Nicky Hager to get $40k Compensation from NZSIS

Nicky Hager to get $40k Compensation from NZSIS

This is another major historical injustice in New Zealand

NZSIS Apologises To Nicky Hager, Agrees To Pay $40k Compensation

Statement by Felix Geiringer (geiringer.law)

The NZSIS has agreed to apologise to Nicky Hager for unlawfully obtaining his private phone records and to pay him $40,000 in compensation. I acted for Nicky Hager in relation to this issue.

This is an important result for journalism. Our intelligence services are given substantial powers for use to protect New Zealand from harm. Those powers cannot be used to go after a journalist’s sources just because the Government does not like what that journalist is saying.

The dispute related to Mr Hager’s 2011 book, Other Peoples Wars. It was the first time the likelihood of civilian casualties during Operation Burnham was raised in public. An inquiry later confirmed this and that NZDF officers had misled ministers and the public about it. Then PM John Key publicly described the book as a “work of fiction”. Behind closed doors the NZDF enlisted the NZSIS’s help to look for Mr Hager’s sources.

With no lawful authority to do so, the NZSIS seized two months’ worth of Mr Hager’s phone records. The searches proved fruitless. NZDF and NZSIS were unable to discover any of Mr Hager’s sources and eventually gave up.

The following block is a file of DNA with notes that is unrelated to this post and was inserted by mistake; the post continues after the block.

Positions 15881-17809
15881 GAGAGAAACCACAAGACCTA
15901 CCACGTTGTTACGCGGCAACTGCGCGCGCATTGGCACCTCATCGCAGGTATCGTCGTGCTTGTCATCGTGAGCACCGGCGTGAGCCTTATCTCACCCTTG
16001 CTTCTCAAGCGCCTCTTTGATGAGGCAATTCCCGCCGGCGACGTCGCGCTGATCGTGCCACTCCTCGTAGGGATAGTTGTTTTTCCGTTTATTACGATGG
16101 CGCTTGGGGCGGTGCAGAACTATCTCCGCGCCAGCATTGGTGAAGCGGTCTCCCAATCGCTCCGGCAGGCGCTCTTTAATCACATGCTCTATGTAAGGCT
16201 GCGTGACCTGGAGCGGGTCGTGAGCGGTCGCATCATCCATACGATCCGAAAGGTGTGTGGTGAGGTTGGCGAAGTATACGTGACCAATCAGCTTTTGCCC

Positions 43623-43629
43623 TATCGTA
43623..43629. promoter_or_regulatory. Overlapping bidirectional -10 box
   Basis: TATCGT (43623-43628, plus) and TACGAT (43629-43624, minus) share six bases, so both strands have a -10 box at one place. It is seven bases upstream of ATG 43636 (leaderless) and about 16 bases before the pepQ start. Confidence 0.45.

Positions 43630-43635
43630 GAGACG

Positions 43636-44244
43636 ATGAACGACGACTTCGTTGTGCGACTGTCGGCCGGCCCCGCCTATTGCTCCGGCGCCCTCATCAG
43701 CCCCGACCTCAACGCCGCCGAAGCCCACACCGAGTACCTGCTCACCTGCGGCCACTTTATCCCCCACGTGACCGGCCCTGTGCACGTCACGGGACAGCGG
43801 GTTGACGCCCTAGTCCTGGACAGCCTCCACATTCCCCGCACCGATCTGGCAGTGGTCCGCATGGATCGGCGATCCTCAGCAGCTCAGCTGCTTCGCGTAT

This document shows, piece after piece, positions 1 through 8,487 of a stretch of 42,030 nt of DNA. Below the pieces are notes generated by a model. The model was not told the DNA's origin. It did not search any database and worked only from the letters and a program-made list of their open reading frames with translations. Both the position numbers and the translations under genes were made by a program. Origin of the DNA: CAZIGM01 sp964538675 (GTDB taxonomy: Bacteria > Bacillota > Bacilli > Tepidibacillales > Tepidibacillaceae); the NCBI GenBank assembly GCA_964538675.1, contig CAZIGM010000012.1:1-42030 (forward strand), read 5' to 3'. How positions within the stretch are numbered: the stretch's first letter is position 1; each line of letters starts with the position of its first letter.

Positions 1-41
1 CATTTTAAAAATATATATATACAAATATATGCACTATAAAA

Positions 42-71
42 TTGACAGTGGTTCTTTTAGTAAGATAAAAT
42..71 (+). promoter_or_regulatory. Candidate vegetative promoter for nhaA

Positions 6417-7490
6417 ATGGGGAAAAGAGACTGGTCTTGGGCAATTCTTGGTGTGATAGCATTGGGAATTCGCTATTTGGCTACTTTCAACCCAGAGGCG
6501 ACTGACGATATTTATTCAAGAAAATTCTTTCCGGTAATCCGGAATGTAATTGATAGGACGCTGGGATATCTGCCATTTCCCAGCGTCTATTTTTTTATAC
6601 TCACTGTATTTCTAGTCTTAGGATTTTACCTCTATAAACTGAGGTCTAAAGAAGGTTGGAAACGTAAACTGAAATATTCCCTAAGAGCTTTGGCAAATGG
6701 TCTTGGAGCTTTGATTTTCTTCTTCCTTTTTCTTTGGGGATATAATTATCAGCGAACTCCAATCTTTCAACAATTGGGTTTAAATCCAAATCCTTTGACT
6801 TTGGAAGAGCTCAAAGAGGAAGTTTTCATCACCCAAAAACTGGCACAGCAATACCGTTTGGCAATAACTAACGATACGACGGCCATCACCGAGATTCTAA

“I am pleased with this result. However, much more needs to be done to prevent unlawful actions by bodies such as the NZSIS.”, says Nicky Hager.

“When I requested information from the NZSIS director Rebecca Kitteridge about the suspected NZSIS help to find my sources, she refused to confirm or deny the existence or nonexistence of the information.”

“Ms Kitteridge went on to deny any wrongdoing before the Inspector-General. She claimed that the NZSIS was justified in using its powers as it was investigating espionage, and that my actions prejudiced national security.”

The Acting IGIS found that the NZSIS had no reasonable grounds for suspecting that any espionage had occurred or that it was a matter of national security. What was said before the A/IGIS was the formal position taken by the NZSIS after it had supposedly reformed. It suggests that nothing had really changed in the internal culture of the NZSIS.

The intelligence services are anything but transparent. They are exempt from oversight through the HRRT, and there is a Bill before Parliament which would prevent our courts from reviewing decisions of intelligence services to withhold documents on national security grounds.

History has shown as that claims of secrecy on such grounds are frequently abused. External oversight is essential in a democracy.

The NZSIS claims to have reformed its policies since it seized Mr Hager’s phone records, but I am dubious about this claim. As part the settlement negotiations, Mr Hager requested publication of the NZSIS’s new media policy, but the NZSIS refused.

The NZSIS needs a clear policy stating when the use of its powers against a journalist would be justified. There also needs to be a rule that only someone sufficiently senior in the organisation can make such a decision. There is no basis for keeping such a policy secret. A secret policy is far less effective for holding them to account. The refusal to disclose the policy is a strong reason to doubt the claims of reform.

Steven Price, who also assisted Mr Hager with this issue, stated, “Despite the ongoing issues, it is nice to see this recognition by the NZSIS of the importance of journalism to our democracy. Journalists need to be able to convey to the public important information from well-placed sources. That process should not be undermined by intelligence officials trying to unlawfully ferret out those sources.”

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